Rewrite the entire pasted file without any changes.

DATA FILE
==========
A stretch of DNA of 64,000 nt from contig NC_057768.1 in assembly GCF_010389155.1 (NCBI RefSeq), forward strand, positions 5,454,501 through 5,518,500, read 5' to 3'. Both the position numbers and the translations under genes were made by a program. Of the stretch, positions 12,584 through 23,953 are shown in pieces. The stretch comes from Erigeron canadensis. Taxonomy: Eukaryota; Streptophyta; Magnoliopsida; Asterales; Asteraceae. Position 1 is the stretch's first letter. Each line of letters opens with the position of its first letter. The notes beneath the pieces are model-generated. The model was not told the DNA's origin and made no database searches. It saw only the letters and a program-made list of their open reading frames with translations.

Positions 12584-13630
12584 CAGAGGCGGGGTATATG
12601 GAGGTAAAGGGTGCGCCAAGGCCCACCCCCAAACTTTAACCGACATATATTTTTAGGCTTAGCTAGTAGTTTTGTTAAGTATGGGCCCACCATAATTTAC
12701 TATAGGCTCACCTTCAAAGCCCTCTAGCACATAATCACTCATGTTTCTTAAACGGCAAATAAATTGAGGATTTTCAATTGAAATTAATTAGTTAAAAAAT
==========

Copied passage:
A stretch of DNA of 64,000 nt from contig NC_057768.1 in assembly GCF_010389155.1 (NCBI RefSeq), forward strand, positions 5,454,501 through 5,518,500, read 5' to 3'. Both the position numbers and the translations under genes were made by a program. Of the stretch, positions 12,584 through 23,953 are shown in pieces. The stretch comes from Erigeron canadensis. Taxonomy: Eukaryota; Streptophyta; Magnoliopsida; Asterales; Asteraceae. Position 1 is the stretch's first letter. Each line of letters opens with the position of its first letter. The notes beneath the pieces are model-generated. The model was not told the DNA's origin and made no database searches. It saw only the letters and a program-made list of their open reading frames with translations.

Positions 12584-13630
12584 CAGAGGCGGGGTATATG
12601 GAGGTAAAGGGTGCGCCAAGGCCCACCCCCAAACTTTAACCGACATATATTTTTAGGCTTAGCTAGTAGTTTTGTTAAGTATGGGCCCACCATAATTTAC
12701 TATAGGCTCACCTTCAAAGCCCTCTAGCACATAATCACTCATGTTTCTTAAACGGCAAATAAATTGAGGATTTTCAATTGAAATTAATTAGTTAAAAAAT